'So the photo didn't lie,' Melia said.

     'It did,' I said. 'It made it look better than this.'

     The station wasn't just one building, it was several adjoining ones of different heights and styles. Not one part of it seemed to match another, or to have been built at the same time. Walls crawled with dead ivy and there were tall chimneys on some of the roofs. One of the chimneys was broken in half, like it had been swatted by a giant hand. I went to the edge of the platform and stared down at the tracks. There was only one pair and they were rusty and thick with weeds and grass. There was no platform on the other side, just fields. Long, wide, black fields with nothing in them. No crops, no livestock, nothing. Way across, perched on the ultra-flat horizon, stood a farmhouse that looked like its only ambition was to fall down, slowly.     

     'According to the solicitor, parts of it are better inside,' Melia said. She wasn't laughing now.

     'Parts?' I said. 'I can't wait to find them.'

     The keys, on a single keyring, had been sent by the lawyer: the solicitor. There were eight in all, of mixed shapes and sizes, like the buildings whose locks they were supposed to fit. Melia tried five keys before one fitted the first door. The door creaked back. A stink of something unpleasant made us pause, but we pushed it wider. It was pitch dark inside. Melia groped for a switch. Click. A bare, very dim bulb flickered. There wasn't much to see in such light, but we couldn't miss the toilet – or what was sitting on it.

     A human figure.

     In a uniform.

     The face under the skewed peaked cap was missing an eye and its nose. The rest of the face looked like it had been gnawed by rats.

     I'm not sure which of us closed the door, but it was definitely Melia who led the charge to the car. It wasn't until we'd jumped in that we realized she was in the passenger seat and I was behind the wheel. Not much use really as I couldn't drive, so we got out and switched seats. Then she ground the gears, hit reverse, then an empty oil drum, did a U-turn (deafening squeal of tyres), and drove us away with our heads thrown back at the neck. It wasn't until we were well clear of the station that we let out a scream in perfect mother-daughter unison.

     The move to our new home was not starting well.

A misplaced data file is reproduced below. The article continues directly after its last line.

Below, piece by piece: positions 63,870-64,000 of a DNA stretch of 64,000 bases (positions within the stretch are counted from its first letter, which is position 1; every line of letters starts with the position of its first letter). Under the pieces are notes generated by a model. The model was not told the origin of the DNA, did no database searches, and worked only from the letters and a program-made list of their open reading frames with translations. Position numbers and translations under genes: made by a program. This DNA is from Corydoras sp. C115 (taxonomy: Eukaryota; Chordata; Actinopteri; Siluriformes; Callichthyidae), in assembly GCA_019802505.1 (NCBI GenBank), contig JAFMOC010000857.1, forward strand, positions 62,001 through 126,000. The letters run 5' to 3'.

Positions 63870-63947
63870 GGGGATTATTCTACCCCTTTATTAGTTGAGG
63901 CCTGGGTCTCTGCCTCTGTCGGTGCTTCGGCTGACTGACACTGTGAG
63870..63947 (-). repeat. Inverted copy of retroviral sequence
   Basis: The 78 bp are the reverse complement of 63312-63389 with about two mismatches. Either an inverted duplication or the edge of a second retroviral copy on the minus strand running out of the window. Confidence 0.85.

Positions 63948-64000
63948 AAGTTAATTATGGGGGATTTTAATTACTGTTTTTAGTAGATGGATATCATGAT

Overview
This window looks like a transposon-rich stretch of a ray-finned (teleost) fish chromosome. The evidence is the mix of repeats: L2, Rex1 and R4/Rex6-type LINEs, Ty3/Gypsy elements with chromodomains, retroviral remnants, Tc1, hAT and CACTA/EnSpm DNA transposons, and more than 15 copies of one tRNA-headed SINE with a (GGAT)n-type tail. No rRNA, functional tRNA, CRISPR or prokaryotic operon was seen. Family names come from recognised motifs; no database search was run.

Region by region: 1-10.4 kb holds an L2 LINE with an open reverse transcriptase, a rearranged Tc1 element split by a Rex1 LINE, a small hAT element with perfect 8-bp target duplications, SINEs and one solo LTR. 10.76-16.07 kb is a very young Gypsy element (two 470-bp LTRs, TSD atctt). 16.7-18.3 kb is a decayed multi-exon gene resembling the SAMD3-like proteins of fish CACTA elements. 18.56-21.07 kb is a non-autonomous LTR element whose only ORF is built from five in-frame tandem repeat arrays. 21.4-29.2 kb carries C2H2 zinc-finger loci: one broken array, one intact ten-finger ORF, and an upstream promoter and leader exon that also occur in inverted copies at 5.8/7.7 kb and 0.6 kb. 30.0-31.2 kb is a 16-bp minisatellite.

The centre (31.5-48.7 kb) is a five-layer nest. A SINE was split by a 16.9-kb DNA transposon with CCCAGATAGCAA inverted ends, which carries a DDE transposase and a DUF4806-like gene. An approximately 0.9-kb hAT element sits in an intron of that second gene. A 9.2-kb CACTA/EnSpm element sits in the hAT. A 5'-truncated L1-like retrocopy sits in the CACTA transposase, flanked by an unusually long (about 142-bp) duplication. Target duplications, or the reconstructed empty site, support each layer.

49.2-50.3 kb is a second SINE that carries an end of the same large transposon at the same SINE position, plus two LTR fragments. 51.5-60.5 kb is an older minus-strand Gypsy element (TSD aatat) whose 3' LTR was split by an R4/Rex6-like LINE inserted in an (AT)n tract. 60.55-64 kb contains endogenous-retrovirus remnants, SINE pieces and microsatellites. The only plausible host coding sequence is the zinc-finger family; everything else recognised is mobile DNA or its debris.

This idea came to me during a visit to the Fitzwilliam Museum in Cambridge. I was in the Armoury, standing alone, and thought I heard a slight sound behind me. I turned round and there was an imposing suit of armour that looked as if it might move at any moment. It didn't move – and presumably hadn't – but I wondered what my reaction would have been if the visor had been raised and a face had looked out from the helmet. From there, the story began to spin itself, about a Michigan-born girl (Demelza) and her English mother, living in England and obliged to move to deregulated railway station on the other side of the country. The place turnes out to be not only in a terrible condition but chock-a-block with rubbish, detritis and the numerous tatty mementoes of the barely-known relative who bequeathed it to Demelza's mum. Among all of the junk and the oddities is a rusty old suit of armour which, Demelza discovers one day, has someone inside it - sometimes. The first time the vizor lifts the occupant is a rather startled lad. His name his Ranulph and he's a fourteenth century squire. Later, when Demelza looks inside the visor herself, the suit of armour is empty, but Ranulph does appear again, and again, and again, and each time he's a bit older and more experienced in life, until in the end, he's quite old, divorced, injured from a terrible battle. Then he stops appearing altogether, which, Demelza realises, means that he died. What she doesn't know - and needs to learn - is why he appeared only to her. Is there some connection between him and her that carried over all these centuries?